2013.07


Wild Country: Did Not Finish

Wild Country by Anne Bishop

Wild Country (2019) is the seventh book in Anne Bishop’s series THE OTHERS and, also, the second book in her THE WORLD OF THE OTHERS series.

In Bishop’s fictional universe, the world is made up of humans — who, near as I can tell, are mostly descended from white Europeans — and the “terra indigene,” also called The Others, monstrous creatures with the outward appearance of human beings and who are, apparently, the indigenous peoples of the American continents, Africa, etc. There are shapeshifters who can shift from, say, an eagle or wolf into a human body, and Sanguinati, a cabal of blood-suckers who specialize in legal and financial matters. (It was at these realizations that I decided this was not the book or series for me, and in checking around online... Read More

Sinbad the Sailor: Another fine installment in the MYTHS AND LEGENDS series

Sinbad the Sailor by Phil Masters

I’ve read a good numbers of titles in Osprey Publishing’s MYTHS AND LEGENDS series and while the individual books vary in quality, that variation runs between good and excellent, making the series as a whole top notch. My latest read, Sinbad the Sailor, by Phil Masters, continues the positive run, falling somewhere in the middle of its predecessors.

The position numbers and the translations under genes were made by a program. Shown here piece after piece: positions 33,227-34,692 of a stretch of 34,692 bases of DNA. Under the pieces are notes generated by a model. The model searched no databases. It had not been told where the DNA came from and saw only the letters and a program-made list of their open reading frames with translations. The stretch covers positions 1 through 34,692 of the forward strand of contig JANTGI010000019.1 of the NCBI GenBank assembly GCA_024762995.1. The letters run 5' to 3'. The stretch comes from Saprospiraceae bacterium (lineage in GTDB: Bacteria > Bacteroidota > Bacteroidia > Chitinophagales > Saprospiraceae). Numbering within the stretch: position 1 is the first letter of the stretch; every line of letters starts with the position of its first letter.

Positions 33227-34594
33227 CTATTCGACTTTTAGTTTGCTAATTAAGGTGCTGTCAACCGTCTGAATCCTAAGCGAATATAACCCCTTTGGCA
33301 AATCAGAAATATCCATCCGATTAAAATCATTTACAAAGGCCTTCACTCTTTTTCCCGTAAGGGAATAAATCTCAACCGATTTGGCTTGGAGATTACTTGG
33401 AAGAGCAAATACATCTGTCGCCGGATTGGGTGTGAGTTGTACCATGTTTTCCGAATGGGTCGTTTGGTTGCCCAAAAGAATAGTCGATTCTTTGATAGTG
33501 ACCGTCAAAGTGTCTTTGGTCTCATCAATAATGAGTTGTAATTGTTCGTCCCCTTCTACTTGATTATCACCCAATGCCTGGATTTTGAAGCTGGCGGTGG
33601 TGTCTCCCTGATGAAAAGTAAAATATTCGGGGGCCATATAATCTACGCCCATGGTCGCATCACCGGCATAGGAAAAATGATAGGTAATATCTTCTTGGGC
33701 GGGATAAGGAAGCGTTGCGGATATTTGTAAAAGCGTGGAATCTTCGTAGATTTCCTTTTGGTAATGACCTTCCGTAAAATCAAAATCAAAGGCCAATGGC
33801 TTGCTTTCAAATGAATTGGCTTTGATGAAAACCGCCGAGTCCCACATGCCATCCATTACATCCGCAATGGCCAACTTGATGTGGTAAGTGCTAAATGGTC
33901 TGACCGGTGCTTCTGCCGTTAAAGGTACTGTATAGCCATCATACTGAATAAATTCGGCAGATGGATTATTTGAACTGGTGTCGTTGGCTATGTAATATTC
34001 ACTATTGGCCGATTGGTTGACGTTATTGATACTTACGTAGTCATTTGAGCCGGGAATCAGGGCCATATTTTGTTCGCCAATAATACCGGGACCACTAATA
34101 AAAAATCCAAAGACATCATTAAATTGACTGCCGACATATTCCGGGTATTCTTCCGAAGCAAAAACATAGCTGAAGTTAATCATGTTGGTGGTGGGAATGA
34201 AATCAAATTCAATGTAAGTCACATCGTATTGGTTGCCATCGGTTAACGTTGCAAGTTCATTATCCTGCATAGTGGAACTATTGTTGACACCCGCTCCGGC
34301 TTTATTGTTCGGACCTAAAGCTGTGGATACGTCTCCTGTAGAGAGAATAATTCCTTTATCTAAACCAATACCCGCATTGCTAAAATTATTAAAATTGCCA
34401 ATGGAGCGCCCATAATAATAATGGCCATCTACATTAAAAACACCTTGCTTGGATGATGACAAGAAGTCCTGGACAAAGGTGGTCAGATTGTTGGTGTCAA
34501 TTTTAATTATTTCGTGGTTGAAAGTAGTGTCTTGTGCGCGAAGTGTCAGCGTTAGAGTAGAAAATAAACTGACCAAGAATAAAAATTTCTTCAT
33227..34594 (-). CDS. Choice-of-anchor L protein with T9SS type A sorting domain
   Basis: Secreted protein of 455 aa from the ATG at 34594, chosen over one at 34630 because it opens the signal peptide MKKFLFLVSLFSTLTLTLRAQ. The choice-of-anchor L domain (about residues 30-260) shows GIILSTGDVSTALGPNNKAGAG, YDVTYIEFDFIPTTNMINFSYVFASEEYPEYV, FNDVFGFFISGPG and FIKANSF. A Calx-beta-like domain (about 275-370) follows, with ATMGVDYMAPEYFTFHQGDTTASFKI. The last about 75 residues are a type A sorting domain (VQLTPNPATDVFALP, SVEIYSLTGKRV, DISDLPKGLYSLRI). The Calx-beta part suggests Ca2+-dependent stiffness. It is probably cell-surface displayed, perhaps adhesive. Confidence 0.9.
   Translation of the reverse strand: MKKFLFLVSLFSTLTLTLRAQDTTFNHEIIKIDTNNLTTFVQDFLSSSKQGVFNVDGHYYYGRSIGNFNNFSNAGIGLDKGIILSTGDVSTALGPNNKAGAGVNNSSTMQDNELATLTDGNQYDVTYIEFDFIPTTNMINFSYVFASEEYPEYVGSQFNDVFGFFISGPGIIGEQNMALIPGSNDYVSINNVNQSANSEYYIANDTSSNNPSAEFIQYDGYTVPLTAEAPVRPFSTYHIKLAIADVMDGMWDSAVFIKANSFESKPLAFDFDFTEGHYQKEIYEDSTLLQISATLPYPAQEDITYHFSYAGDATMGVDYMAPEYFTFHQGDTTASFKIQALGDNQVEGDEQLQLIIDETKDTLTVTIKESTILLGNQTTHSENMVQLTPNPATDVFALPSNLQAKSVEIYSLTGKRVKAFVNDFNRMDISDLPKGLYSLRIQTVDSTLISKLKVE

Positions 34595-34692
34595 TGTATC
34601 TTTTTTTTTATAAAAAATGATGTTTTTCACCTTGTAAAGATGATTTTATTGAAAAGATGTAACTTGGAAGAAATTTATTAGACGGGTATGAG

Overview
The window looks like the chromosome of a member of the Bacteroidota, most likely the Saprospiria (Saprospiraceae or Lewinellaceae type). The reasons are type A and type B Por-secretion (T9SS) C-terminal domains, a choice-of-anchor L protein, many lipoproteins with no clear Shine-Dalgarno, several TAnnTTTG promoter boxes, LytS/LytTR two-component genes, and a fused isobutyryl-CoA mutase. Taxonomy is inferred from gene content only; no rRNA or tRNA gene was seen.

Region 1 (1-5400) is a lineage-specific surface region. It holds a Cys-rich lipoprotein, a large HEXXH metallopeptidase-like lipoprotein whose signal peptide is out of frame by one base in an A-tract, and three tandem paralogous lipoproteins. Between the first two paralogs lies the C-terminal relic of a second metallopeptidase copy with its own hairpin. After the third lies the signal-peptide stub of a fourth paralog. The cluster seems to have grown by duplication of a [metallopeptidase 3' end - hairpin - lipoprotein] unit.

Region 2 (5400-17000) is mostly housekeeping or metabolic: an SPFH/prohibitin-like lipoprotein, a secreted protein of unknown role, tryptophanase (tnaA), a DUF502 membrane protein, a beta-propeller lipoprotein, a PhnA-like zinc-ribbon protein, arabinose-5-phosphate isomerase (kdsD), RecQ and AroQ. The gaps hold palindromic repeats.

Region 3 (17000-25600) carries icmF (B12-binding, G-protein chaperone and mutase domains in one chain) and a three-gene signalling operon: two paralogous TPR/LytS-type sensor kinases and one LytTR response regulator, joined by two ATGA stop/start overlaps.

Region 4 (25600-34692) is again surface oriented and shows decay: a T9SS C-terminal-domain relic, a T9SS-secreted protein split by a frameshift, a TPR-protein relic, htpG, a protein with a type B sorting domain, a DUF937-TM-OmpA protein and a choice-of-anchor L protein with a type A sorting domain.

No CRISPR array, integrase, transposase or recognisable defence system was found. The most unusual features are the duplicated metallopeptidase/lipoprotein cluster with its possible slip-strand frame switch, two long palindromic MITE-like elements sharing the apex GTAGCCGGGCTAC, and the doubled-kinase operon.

The bulk of the book is a retelling of Sinbad’s seven voyages (including an alternate seventh voyage), keeping the original frame of Sinbad the Sailor telling the story to Sinbad the Porter, his poorer namesake. The retellings are solid, if not particularly enthralling. I would have liked more of a sense of voice for Sinbad, but they move quickly and fluidly. You can’t fault Masters for some of the repetition in the tales; they a... Read More

Charlemagne & the Paladins: Excellent mythistory for kids

Charlemagne & the Paladins by Julia Cresswell

Charlemagne & the Paladins is another in the generally excellent MYTHS AND LEGENDS series from Osprey Publishing, this one written by Julia Cresswell and illustrated by Miguel Coimbra. Charlemagne & the Paladins displays the usual strengths of the series: a nicely condensed version of the story, informative sidebars, an easy to read style, and a good collection of complementary artwork.

The introduction begins by describing the wide geographic and cultural reach of stories about Charlemagne and his paladins, gives a bit of historical detail about the real-life emperor and his heirs, describes the process of “mythistory,” “where fact and fiction feed into each other,” and finally explains how most of the text will be made up of the French tales.

More detail on both t... Read More